Celebrating Persia’s new year
- Published: April 6, 2017
The joy of family, the joy of community, the joy of spring all filled the social hall at First Presbyterian Church last Saturday as nearly 150 people of all ages gathered to celebrate the Persian holiday of Nowruz.
The traditional holiday, which officially falls on the spring equinox, welcomes the new season, and according to the Persian calendar, the new year. The word “Nowruz,” which has a variety of acceptable spellings, means new day, and at its root, new light.
“Naw-Ruz” is how many Bahá’í Faith practitioners spell it, according to Nacim Sajabi, villager and the organizer of Saturday’s event, noting that an annual observance of the holiday has been part of the local Bahá’í community’s calendar for many years. But the local observance was less elaborate and expansive than that which continues to take place in contemporary Persia, the country that we now know as the Islamic Republic of Iran, as well as in many of the nations surrounding it.
Sajabi, whose mother, villager Farzaneh Mader, was born in Iran, said that her family often went to Columbus or Cincinnati when she was growing up to mark the holiday with a larger gathering of Persian heritage. A major component of the celebration is visiting with family and elders.
Although the Bahá’í Faith has made the holiday part of practitioners’ spiritual life, Nowruz is neither religious nor political. It exists outside the geo-political realm, offering messages of joy, love and hope to celebrants of many different faiths and nationalities.
The importance of those messages resonates for Sajabi — this year more than ever, as President Trump continues to try to enact travel bans that include the country of her elders, a country that helped form who she is.
“I was born in the States, but I can really relate to my Persian roots,” she said.
The president’s executive order made no sense to her. “It was really hard to understand why that could happen.”
Sajabi said her family had come to the United State in search of religious freedom, and now they and others from the countries on the travel ban list were being seen as people to be distrusted and feared, as possible terrorists.
“I sat with it, and I prayed about it,” she said.
The people she knows, the details of their lives, are sources of pride and deserving of honor, she said. “There’s a lot of good.” It came to her that the holiday of Nowruz recognizes and celebrates those positive qualities, and she envisioned an event where we could “come together to be proud of our Iranian and Persian roots.”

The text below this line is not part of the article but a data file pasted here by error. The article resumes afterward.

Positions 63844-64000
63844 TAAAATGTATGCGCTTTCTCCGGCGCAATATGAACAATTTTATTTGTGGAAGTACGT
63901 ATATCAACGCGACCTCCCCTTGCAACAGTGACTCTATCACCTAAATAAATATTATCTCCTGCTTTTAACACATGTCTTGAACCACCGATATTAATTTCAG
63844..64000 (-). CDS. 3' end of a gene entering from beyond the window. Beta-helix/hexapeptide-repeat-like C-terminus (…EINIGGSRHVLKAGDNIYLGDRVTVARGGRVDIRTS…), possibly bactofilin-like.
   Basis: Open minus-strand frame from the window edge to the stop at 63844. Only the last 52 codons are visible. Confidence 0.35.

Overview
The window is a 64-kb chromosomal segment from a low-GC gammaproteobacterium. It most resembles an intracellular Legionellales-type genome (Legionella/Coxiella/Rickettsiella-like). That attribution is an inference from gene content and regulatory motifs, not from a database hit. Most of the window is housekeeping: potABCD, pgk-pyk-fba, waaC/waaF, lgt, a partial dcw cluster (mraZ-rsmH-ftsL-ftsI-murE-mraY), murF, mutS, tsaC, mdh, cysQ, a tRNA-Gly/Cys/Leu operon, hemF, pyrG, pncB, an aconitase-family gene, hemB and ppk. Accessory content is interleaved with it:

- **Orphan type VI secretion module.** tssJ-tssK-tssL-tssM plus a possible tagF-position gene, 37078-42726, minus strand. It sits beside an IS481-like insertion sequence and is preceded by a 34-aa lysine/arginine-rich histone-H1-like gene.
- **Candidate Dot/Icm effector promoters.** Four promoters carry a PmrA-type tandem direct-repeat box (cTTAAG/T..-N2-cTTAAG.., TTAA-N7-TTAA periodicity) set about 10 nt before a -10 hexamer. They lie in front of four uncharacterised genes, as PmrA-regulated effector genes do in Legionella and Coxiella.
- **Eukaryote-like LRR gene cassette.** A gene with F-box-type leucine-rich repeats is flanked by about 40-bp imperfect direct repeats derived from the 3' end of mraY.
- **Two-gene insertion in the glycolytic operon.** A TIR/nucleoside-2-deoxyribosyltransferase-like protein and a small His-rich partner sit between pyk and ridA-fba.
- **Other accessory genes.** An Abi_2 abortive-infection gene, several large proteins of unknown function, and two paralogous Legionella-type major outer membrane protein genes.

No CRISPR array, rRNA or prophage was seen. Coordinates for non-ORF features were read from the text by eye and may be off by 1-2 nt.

For Sajabi, Nowruz has boundless sweetness — “the food, the music, the dancing, the hospitality. You go to see family and they come to see you.”
All those elements were on hand Saturday evening. Once she set her heart on organizing a Nowruz celebration here, Sajabi reached out to family and other community members, including the local Bahá’í membership, for help. “I did a lot of delegating,” she said Saturday night while thanking those who had assisted.
In addition to her mother, an aunt and her grandmother also live in town, as do her brother, Naysan McInargey, and his family. Sajabi estimated that more than a dozen people in the immediate area are connected to Iran through birth or family. Dozens more live in Dayton, Cincinnati and between.
Many helpers cooked traditional dishes — tables full of specially prepared rice and sauces, both meat and vegetarian; salads and deviled eggs; and desserts of varied shapes, colors and textures. Guests ate until they were full, and then ate more.
Table displays featured information about Persia, contemporary Iran as well as Nowruz traditions. One display represented the traditional Haft-Seen (seven “s”s) tabletop arrangement, which features seven (haft) items whose names begin with the letter “s” (seen). “Everything has a symbolism,” Sajabi said.
Saturday’s Haft-Seen setting included: somagh (sumac), symbolizing the color of sunrise; serheh (vinegar), for age and patience; senjed (dried fruit from the lotus tree), for love; samanoo (sweet pudding), for affluence; sabzeh (sprouts), for rebirth; sib (apple), for health and beauty; and sir (garlic), for medicine. In addition, the table held sekkeh (coins), symbolizing wealth and prosperity; sinbol (a blooming hyacinth plant), a spring flower; sham (candle), for health and beauty; shirin (sweet), for spreading the sweetness; mahti (fish), symbolizing life; takhmeh morah (dyed eggs), for fertility; and a book of prayer and of poetry.
Poetry played a part in the evening as well, as poems by revered Persian poets Rumi and Hafez were recited.
Hassan Rahmanian, a longtime professor and now dean at Antioch College, put the holiday celebration into a cultural context. History is important to Iranians, he said. “There’s something in history that appeals to us.” He cited some of the contributions Persians have made to the world: road systems, irrigation systems, a central government — all before the Romans formed their empire.
But Iranian-Americans have had a difficult time in the United State since Iran’s 1979 revolution, he said, noting that he has known people to call themselves Persian, rather than Iranian, to avoid negative stereotypes.
“We’ve become a target because of nationality and religion,” he said. That makes it even more imperative to know history. “History has a sense of collective consciousness, a sense of hope, a sense of pride, a sense of community,” he said.
After the eating and visiting, the poetry and cultural sharing, came music and dancing. The floor filled with little ones and their parents, klatches of teenagers, adult couples, singles and elders, all laughing and moving with the music.
The happiness and joy was palpable.
Reflecting afterward, Sajabi said the event took on a life of its own.
“This was something greater than responding to Trump,” she said.